August marks not only back-to-school time but also college campus kickoff. This time of year invokes many emotions in me as I gear up for empty nest, the second year. From the bittersweet pang in my heart that is swirled with excitement, to readjusting to two living at home, my feelings are all over the place. And I know this is all part of the new norm with the comings and goings of parenting adult kids.
Summer gave us some time to reconnect as a family, while allowing our sons some much needed downtime and brother time. Much of the break was filled with part-time jobs, dental, doctor, and eye appointments along with car maintenance/repair. And the next thing you know, the kids are loading up their cars and taking off again.
I guess empty nest wouldn’t be so bad if it didn’t coincide with perimenopause and turning 50 (soon). My hormonal imbalance holds my emotions hostage making me mourn for my youth, mourn for the days of motherhood, mourn for the hectic schedule of raising a family. One moment you are fine; the next, you find yourself blubbering over an item at the grocery store, not even sure why this internal battle of heartache is being fought.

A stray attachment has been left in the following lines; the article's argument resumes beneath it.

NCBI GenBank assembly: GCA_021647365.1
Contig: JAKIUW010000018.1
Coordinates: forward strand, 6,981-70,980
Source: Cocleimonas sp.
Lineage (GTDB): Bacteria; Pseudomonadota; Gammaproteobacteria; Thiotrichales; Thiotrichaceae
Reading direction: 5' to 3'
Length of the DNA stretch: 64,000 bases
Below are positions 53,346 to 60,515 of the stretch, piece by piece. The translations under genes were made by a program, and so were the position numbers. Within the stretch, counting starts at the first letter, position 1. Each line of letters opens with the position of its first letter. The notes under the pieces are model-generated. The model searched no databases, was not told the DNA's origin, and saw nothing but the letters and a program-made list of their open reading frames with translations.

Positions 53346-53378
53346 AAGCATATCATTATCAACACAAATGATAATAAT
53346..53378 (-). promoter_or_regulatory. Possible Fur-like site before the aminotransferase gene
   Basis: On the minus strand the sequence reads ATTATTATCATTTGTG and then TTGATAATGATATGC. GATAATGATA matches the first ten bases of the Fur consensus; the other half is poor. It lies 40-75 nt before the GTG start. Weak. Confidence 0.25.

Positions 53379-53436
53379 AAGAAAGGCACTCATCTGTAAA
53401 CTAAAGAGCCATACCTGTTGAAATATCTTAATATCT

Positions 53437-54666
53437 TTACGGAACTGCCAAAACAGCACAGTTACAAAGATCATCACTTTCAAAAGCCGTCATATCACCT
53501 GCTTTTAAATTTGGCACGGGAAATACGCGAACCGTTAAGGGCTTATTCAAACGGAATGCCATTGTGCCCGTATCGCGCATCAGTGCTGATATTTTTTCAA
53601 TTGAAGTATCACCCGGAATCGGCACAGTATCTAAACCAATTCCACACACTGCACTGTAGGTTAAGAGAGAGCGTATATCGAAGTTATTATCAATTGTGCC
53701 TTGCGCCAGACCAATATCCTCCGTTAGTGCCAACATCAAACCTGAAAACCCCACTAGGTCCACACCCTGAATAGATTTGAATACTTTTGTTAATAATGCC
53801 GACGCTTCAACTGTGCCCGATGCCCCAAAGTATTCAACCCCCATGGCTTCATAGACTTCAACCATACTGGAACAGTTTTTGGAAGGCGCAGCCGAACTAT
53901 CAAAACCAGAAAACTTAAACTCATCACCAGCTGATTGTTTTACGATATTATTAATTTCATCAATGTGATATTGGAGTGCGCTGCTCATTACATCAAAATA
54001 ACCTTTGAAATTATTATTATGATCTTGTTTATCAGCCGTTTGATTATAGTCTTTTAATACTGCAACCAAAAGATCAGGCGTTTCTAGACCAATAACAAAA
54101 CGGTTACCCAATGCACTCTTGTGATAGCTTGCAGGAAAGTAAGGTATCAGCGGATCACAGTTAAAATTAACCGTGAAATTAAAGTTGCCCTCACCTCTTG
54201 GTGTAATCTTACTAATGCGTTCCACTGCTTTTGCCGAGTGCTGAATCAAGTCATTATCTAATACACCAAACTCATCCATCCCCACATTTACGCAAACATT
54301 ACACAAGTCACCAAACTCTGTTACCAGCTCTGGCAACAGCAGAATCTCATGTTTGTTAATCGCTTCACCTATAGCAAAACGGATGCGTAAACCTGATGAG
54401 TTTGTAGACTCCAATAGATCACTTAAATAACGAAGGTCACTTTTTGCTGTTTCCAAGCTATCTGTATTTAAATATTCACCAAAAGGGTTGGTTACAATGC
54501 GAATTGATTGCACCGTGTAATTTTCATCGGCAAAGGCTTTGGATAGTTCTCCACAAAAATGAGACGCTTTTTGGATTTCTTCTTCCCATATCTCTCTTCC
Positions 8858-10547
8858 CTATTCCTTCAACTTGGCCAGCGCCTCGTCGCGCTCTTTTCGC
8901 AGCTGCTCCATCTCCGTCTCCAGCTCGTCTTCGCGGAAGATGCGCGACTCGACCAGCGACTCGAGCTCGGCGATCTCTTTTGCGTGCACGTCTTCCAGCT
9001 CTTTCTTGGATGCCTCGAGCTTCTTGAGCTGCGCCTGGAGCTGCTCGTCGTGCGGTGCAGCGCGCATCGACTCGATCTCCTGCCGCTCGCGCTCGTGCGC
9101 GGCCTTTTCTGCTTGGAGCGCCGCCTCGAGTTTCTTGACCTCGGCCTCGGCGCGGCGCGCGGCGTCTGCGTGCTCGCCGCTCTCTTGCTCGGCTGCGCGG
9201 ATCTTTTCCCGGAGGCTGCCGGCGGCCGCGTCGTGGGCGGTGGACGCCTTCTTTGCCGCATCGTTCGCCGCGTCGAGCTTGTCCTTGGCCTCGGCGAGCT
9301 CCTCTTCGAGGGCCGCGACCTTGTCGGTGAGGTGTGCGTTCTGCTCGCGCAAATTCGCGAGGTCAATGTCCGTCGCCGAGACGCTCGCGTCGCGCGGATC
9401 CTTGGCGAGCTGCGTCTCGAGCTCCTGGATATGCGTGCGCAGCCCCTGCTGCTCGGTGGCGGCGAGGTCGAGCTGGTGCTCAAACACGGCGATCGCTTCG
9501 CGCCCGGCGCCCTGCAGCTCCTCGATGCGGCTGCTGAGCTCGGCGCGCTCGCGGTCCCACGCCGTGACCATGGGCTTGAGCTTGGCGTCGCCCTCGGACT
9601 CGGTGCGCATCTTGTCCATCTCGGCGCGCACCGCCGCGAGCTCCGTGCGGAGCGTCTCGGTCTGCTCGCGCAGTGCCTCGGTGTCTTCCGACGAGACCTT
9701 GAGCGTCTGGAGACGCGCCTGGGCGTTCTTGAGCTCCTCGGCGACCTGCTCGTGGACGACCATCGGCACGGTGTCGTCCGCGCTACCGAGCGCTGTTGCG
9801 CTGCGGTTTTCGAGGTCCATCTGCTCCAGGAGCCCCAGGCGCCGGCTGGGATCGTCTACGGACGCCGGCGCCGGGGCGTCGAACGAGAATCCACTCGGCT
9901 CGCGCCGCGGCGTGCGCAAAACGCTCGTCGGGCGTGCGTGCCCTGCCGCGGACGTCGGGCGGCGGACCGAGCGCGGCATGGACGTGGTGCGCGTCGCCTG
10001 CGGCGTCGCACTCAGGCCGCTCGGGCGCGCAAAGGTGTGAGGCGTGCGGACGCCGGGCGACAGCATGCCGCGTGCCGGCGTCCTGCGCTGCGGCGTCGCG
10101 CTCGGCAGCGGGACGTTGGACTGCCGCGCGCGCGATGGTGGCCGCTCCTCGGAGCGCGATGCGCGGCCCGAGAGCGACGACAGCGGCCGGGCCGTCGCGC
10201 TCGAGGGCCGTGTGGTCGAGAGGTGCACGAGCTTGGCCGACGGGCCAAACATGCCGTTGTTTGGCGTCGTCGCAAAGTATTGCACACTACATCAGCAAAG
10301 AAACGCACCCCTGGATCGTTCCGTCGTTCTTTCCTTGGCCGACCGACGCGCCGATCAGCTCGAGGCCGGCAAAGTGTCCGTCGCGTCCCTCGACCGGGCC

Small streaks of sadness spread over me as I watch with envy a young mother pushing a stroller, talking on her cell phone, not breaking a stride, sweat, nor breath, as she breezes past me. Those early days of being a young mother may be behind me but the memories of raising rough and tumble boys into young men are close in my heart and just waiting to spill out when conversation allows or when someone asks for parenting advice.
The emotional roller coaster of a middle-aged mother is real. From the highs of being a mom to the lows of letting go and rediscovering who you are in between, seems to happen in no time flat. One second you are waving goodbye to your child on the first day of school; the next you are wondering where the time has gone, as your young adult ventures off into the world.
Re-enter the empty nest blues. For me, year two is becoming that all too familiar cycle of tears, acceptance, and finally adjustment. Back to a cleaner house, less cooking, cheaper utility bills, and more “me” time. But only temporarily for this too shall pass, or at least until their next visit!